At some point in Britain’s modern history, a small idea was cultivated in an unassuming building. People designed and created something. No-one at the point of conception understood how influential this idea would come to be, or imagined it ever becoming a byword for a nihilistic fiction full of apathy, misery, and anger.
But enough about Brexit, let’s talk about something the U.K. can be proud of: Warhammer.
Warhammer has long been the go-to for punching down on nerds. Netflix’s latest high school show Sex Education has a character called “Warhammer Tom”, a stereotypically awkward geek, and even Stewart Lee takes a jab at the hobby in his latest stand-up show (although apparently his son is a big fan). It’s a hobby where the popular perception, fairly or otherwise, is of beardy people wearing ill-fitting band t-shirts in musty basements filled with miniatures.
Despite this long-standing image, Games Workshop has been in the news multiple times in the last year reporting huge growth and profits amid the financial insecurity of Brexit. With its products designed and produced at the Lenton Lane office in Nottingham, Games Workshop remains a Great British Export, a homegrown and homemade take on sci-fi and fantasy that has influenced many other fictional words – most notably, Warcraft and Starcraft.
Even if you’ve never been in one of the stores, or seen the tabletop game being played, it’s likely you’ve managed to catch sight of one of the 16 different games released from the company across PC, console and mobile in the past 12 months. From Age of Sigmar: Champions, to Vermintide 2 and Gladius, Games Workshop is slowly capitalising on its unique worlds and its long history of diverse tabletop games. It wasn't always like this: for years the company managed to both piss off long-term fans, and made relatively poor use of its IPs in the wider games industry. To understand how and why things have changed, the most important recent happening is from 2015.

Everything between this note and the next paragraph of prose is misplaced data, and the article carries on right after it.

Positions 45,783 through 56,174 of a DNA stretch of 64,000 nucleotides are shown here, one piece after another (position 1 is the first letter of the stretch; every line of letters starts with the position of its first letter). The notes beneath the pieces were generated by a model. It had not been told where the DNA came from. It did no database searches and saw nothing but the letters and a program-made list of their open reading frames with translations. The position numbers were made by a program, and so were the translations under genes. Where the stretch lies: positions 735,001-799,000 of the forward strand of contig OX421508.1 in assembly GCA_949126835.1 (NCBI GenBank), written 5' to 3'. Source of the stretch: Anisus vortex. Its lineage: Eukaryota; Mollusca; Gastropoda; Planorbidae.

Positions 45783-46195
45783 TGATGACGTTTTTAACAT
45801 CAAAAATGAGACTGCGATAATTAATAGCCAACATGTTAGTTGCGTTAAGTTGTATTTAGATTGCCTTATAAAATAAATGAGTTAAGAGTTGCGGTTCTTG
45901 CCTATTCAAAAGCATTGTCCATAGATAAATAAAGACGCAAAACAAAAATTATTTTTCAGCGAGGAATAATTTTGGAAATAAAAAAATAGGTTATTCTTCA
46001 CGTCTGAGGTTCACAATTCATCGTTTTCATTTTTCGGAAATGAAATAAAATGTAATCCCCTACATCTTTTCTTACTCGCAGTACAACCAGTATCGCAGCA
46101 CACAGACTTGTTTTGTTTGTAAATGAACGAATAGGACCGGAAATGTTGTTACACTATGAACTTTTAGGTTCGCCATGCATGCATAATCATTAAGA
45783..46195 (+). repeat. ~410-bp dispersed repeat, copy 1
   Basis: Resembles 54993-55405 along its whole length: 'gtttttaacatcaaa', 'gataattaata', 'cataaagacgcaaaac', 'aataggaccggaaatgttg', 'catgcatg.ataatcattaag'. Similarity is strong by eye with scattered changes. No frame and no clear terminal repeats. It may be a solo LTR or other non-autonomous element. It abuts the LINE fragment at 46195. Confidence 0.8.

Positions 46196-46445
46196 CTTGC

Back in these dark times, when Games Workshop was still under the charge of CEO Tom Kirby (best known for keeping the company an inscrutable black box and delivering pithy statements along with their financial statements), the company dropped the guillotine on the Warhammer Fantasy Battle games system, and replaced it with the far less involved Age of Sigmar. This was an incredibly rocky transition; the design team streamlined all of the bloat down to a four-page rule system, eliminated the long-standing points-per-model and list-building balance systems, and asked players to just enjoy having narrative-based fun.
The idea behind all of this may have been noble, and there's no argument that Warhammer as it was had accumulated too much arcana over the years. But the implementation of Age of Sigmar had the unfortunate side-effect of creating unit rules full of silly things such as granting bonuses for talking in a funny voice, or having a beard, the kind of silly changes that upset much of its most ardent fanbase. Some incredibly level-headed individuals sold their whole collection. One man burned a lot of perfectly good Dark Elves (if you watch this video, turn down your speakers because he films them burning to very loud heavy metal).
Suffice to say, it all went terribly. The fact Games Workshop has since posted record profits shows the subsequent dramatic change in how the company operates, which most outside observers put down squarely to the replacement of Tom Kirby with a new CEO, Kevin Rountree. Rountree immediately set about undoing the 'black box' feel that had defined Games Workshop since the early 90s and, under his stewardship, the company has gradually opened up like some wonderful arcane flower.
Now Games Workshop is constantly teasing new releases, opening dialogue with fans, and creating content and conversation that befits the modern era in the form of YouTube painting tutorials, Facebook pages, frequent and friendly Twitch streams, interviews, podcasts, comics... you name it, and Games Workshop has probably tried in in the past year or two.